"Devil's Advocate" Review
© 1997 Fontaine L.
- spoilers -

My english teacher once told me the most crucial part of a sentence is the last, because that is when you really leave a lasting impression on your reader. It is life and death, depending on those last words. Likewise, to me the last five to ten minutes of a movie are extremely important. They can make me walk out of the theater a happy gal or make me sulk for the rest of the night (or day).

You can imagine how I felt during those last minutes of "The Devil's Advocate." Here's a sample of what was going through my mind. "What the hell (no pun intended) is going on here? . . . Okay, this is stupid. . .Bizarre. Really bizarre. Okay. . . Sure. Fine. Whatever, dude. . .WHAT?!?!?! Now I feel stupid. Sheesh. . .HUH???" Depending on how you choose to interpret the movie, it can be a winner or a loser.

Up until the part where Kevin Lomacks (aka Keanu Reeves) blows out his brains, "Devil's Advocate" is a moral story that's not quite there. We know that it's a story about the general corruption of lawyers, about sin in crime-infested New York City, about God and Satan, heaven and hell. Or something like that. See, somewhere along the story, perhaps it was during one of John Milton's (aka Al Pacino) may rambling monologues that seem to make sense that really do not, or perhaps it was during one of those annoying "gothic" scenes that we lost track of what the movie was really saying. Before you take this seriously, however, I remind you that these words come out from a 16 year old whose knowledge about the world and sin in general is pathetically shallow. The movie did not strike me as a particularly effective medium of education--I'm sure there were some scenes you just wanted to fast forward through and there were some scenes you wanted to rewind back to. Hail to the VCR. When, getting back on topic, Kevin blows his brains out, what is going through our heads? It is not, "Ah, so this is how he must pay for his sin," or, "Ah, so God triumphs after all." It is, "OH, SHIT." The scenes continues on infinitely, to a point where we almost believe we're burning in the internal fires of hell.

Then you open your eyes and see your face in the mirror. No, it's Kevin's face. You blink. He blinks. "WHAT THE. . ." As you sit there in confusion watching John Milton once again laugh like a maniac and see the credits roll, you have a sense of being cheated. A welcome sense, in my instance, for that was what saved the movie from being a mediocre film trying to look profound. It is, in the end, making fun of itself. Seeing it this way, the whole "encounter," the whole "downfall" in New York is but a warped piece of Kevin's mind, a glimpse into the psyche we're all so familiar with.

There are spectacular effects in this movie (dancing sculptures, an empty New York street), and there are some pretty funny ones (those toothy wolf grins). There are breathtaking performances--Charlize Theron ("2 Days in the Valley," "That Thing You Do") is surprisingly good, Keanu Reeves actually seems alive--and there is the over-the-top Al Pacino we've all grown so accustomed to. Pacino delivers line by line, but seeing the same tactic in movie after movie is kind of tiresome. Ah, but devilish he is. Perfect for the role. As for Reeves, I can say as a devoted fan who's seen about 20 of his movies (and one of his concerts, for that matter), that he has most definitely improved. A small step, but a step nevertheless. He is at his best when he flashes one of his toothy "I'm- Good" grins; at his worst when he's trying to master his accent and look furious at the same time.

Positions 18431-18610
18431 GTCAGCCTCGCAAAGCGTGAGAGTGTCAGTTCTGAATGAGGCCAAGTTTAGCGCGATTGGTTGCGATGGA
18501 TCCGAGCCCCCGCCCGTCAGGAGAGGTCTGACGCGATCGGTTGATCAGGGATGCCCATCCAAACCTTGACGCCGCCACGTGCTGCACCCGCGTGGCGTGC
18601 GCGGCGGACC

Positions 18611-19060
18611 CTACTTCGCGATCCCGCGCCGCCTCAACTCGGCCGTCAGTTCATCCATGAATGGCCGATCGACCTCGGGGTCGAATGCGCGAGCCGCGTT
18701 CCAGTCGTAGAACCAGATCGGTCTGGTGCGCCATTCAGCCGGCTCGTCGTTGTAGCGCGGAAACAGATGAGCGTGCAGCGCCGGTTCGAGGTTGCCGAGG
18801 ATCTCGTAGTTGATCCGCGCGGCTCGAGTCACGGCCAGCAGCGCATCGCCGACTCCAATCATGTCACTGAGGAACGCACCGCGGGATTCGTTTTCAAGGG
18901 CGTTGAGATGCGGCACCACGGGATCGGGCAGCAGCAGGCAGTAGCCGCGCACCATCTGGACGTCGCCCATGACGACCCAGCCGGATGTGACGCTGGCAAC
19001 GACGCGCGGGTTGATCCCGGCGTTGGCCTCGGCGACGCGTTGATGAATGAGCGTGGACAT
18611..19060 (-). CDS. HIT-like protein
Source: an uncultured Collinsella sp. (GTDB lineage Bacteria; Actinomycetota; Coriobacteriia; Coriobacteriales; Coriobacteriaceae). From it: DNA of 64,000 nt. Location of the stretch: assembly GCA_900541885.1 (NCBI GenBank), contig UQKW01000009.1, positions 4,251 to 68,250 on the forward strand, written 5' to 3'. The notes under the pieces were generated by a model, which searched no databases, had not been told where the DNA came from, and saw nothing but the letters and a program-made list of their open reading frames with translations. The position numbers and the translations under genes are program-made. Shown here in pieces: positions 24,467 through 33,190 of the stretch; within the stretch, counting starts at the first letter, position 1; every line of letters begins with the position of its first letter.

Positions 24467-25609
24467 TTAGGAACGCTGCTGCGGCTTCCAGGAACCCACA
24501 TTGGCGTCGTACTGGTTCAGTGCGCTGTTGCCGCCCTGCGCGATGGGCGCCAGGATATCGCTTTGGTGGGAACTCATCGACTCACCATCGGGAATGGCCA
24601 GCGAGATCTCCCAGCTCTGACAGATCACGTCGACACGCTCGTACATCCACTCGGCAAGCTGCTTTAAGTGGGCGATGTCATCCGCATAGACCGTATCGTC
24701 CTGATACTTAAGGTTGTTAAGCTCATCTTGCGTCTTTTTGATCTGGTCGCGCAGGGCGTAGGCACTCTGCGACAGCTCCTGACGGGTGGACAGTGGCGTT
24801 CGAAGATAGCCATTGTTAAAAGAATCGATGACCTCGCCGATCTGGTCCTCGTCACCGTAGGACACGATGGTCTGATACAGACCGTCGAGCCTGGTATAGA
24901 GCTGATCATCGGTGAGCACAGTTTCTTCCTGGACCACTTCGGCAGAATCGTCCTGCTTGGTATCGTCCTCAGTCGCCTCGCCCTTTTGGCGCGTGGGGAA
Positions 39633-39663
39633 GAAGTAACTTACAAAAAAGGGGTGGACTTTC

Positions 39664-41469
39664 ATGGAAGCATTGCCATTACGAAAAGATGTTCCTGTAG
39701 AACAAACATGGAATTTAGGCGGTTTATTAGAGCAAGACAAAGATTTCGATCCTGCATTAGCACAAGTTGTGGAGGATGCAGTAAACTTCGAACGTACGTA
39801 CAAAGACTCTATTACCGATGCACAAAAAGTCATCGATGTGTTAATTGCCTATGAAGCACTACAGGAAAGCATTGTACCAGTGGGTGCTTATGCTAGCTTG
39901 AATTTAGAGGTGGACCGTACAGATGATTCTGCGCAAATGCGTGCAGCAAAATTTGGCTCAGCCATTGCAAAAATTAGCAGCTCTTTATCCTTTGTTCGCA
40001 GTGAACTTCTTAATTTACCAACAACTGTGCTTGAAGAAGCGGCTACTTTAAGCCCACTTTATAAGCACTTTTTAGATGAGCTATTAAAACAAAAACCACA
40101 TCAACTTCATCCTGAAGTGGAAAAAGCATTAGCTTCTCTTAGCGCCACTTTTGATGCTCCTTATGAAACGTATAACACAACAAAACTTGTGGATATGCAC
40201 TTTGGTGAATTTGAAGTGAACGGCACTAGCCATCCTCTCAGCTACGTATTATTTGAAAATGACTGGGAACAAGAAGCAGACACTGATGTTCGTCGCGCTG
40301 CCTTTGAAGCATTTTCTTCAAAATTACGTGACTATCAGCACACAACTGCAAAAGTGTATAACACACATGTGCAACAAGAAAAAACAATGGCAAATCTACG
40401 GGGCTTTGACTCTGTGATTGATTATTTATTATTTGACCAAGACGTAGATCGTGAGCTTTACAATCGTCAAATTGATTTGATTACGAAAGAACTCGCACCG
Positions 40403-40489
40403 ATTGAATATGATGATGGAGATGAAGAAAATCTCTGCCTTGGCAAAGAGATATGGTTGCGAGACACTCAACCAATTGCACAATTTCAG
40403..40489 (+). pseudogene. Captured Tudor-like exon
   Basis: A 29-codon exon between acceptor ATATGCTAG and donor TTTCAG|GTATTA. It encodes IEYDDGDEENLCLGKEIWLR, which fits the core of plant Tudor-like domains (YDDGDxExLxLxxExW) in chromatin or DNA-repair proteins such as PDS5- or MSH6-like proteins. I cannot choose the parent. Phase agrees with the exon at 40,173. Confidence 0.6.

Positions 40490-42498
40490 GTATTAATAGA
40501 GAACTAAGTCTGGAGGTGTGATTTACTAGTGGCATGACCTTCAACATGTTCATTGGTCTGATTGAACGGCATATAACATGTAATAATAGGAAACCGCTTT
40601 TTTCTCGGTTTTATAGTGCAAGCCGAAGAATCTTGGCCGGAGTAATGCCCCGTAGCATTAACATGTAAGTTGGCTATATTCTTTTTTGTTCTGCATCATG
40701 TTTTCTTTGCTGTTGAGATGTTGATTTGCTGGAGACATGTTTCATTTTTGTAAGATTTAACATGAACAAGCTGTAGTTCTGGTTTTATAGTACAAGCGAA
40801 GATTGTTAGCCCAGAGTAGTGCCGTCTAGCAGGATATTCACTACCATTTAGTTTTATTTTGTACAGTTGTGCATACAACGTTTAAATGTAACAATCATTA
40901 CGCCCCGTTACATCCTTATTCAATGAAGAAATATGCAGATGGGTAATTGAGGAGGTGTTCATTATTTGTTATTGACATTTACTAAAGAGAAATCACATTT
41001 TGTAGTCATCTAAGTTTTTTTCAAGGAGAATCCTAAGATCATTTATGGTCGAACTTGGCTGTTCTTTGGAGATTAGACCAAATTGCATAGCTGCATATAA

If anything, "Devil's Advocate" knows how to play with the audience. It knows how to apply pressure, it knows when to let go. (Or in some people's cases, it knows how to tickle.) About halfway through the movie, my heart has begun its plunge into the endless abyss of darkness--the darkness that comes with knowing that this character is doomed. Some scenes (the nightmare scenes, the blurs between reality and imagination, the confrontation scenes between Kevin and Mary Anne) are so emotionally charged that I'll let the movie pass as a dark tear-jerker rather than the movie that I came to see--one that was supposed to change things. In a sense it is almost successful for the first 3/4 of the movie--if handled aptly, it could have been a well structured tale of good versus evil, temptation versus salvation. The change of pace caught me off guard, I'll admit, but not quite unhappily. But I ramble.

What lesson do we derive at the end? None, except that more lawyers need to have consciences. What have we? A beautiful, idealistic movie without something inside the shell. It does not tell us anything we do not know, it does not make a BANG! in our lives. "The Devil's Advocate" tries to do something but stops halfway. I'm not quite sure it's a bad thing.

Rating: B- (First viewing, 10/25/97)

*YKYAXPW alert! The scene in the hospital where Kevin confronts his mother about the identity of his father. DEMONS??? (Aptly named, indeed) And then there's the whole half-sister deal. Kinda Star War-ish, ain't it?